Shots: Useful family pickup, good size, good power, gear changes, handling and handling. Lined bed, easy-lowering tailgate, deployable step, sturdy tie-downs. Truck interior but large screen, heated seats and wheels, large radio and air conditioning buttons, cruise and smart security suite, wireless phone charger.
Lack : Heavy steering feel, seat backs need more lateral support, rear seat backs are too straight for long drives, low mpg, a bit pricey.
Made in: Canton, miss.
Motor: 3.8-liter V6, 310 hp / 281 torque
Transmission: 9-speed automatic
Weight: 4,709 lbs.
Wheelbase: 126.0 inch
Length: 210.2 inch
Loading bed: 5 feet
Tow: 6,720 lb
Payload: 1,460 lbs.
Base price: $ 38,415 (delivery included)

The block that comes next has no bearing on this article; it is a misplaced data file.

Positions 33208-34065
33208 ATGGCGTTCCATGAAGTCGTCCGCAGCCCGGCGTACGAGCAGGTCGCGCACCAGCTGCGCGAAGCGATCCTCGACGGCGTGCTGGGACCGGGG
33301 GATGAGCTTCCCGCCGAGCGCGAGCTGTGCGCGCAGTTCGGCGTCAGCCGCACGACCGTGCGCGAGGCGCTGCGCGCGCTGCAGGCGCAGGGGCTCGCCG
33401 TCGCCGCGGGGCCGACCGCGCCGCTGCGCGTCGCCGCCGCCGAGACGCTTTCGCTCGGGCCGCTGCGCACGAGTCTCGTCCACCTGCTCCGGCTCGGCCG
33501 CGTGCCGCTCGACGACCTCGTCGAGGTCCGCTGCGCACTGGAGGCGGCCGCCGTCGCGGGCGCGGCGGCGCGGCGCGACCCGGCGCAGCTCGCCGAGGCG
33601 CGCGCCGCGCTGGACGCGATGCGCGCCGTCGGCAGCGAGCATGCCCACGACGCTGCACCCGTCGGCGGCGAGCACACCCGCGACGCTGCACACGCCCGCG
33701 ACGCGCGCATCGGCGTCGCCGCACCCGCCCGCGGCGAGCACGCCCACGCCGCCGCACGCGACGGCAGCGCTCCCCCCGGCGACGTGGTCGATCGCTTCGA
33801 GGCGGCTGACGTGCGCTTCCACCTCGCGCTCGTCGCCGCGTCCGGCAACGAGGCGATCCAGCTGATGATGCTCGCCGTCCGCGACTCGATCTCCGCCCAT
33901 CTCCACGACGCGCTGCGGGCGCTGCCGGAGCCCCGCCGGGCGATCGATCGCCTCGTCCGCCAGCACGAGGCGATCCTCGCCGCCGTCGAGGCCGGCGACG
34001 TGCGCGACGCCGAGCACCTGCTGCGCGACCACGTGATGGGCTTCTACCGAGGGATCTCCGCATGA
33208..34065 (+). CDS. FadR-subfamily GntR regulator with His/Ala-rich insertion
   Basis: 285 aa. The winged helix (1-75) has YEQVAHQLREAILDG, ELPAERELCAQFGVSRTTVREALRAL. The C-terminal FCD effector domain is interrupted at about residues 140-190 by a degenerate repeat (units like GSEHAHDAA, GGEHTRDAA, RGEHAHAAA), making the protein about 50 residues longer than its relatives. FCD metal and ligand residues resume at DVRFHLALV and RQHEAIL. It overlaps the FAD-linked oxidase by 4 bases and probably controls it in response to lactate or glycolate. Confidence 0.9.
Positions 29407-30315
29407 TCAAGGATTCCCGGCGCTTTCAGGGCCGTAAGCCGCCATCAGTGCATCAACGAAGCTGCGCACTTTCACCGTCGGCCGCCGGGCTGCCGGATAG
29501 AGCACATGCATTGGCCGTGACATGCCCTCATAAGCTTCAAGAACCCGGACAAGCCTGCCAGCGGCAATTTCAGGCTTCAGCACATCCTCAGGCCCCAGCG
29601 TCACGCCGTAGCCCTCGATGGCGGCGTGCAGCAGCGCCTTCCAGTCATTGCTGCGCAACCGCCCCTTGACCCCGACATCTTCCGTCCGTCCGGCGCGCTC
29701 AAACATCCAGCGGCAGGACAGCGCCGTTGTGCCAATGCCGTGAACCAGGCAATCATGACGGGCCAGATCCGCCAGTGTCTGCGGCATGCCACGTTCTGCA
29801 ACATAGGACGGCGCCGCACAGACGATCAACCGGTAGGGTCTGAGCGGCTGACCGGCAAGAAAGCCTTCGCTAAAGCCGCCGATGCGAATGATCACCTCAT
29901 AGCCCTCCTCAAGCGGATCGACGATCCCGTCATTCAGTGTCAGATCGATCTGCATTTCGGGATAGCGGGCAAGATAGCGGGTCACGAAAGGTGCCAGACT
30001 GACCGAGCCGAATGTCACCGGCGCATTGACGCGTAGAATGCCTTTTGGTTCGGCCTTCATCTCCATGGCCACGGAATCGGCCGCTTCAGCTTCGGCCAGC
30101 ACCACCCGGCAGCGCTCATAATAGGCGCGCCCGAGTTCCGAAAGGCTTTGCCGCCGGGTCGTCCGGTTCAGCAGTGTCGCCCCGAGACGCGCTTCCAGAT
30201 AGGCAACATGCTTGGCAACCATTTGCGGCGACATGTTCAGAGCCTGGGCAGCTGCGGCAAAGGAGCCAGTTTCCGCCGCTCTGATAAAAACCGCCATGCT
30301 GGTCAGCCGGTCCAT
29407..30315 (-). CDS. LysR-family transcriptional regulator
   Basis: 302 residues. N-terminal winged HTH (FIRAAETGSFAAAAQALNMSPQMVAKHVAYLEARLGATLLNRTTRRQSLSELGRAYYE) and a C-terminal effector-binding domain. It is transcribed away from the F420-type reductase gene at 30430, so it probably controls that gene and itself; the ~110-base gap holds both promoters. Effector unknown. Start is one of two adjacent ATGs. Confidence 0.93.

Invoice: $ 37,788 *
Main options: Premium paint, $ 395
All-terrain style running boards, $ 750
Bed access package, $ 540
Pro Convenience Package (spray-on bedliner, Utili-track system, 120-volt power outlet in bed / rear console, heated exterior mirrors, heated seats, heated steering wheel, LED under-rail lighting, remote start, hitch cabling, intelligent panoramic view monitor with moving object detection and off-road mode, wireless charging), $ 1,990
Pro Premium Package (Fender premium audio with 10 speakers, leather-trimmed front / rear seats, auto-dimming rearview mirror with Homelink, tilt / slide sunroof with manual sunshade, 17-inch alloy wheels with locking heel), $ 2,790
Sports bar, $ 1,095
Technology Package (Lane Departure Warning, Blind Spot Warning, Rear Cross Traffic Alert, Rear Sonar System, Automatic Rear Braking, High Beam Assist, Smart Cruise, Traffic Sign Recognition), $ 990
Test vehicle: $ 46,965
Sources: Nissan, Kelly Blue Book *KBB Fair Market
Editor’s Note: Mark Savage’s automotive column Savage On Wheels takes a look at a new vehicle every week and tells consumers what is good, what isn’t and how the vehicle fits in the market.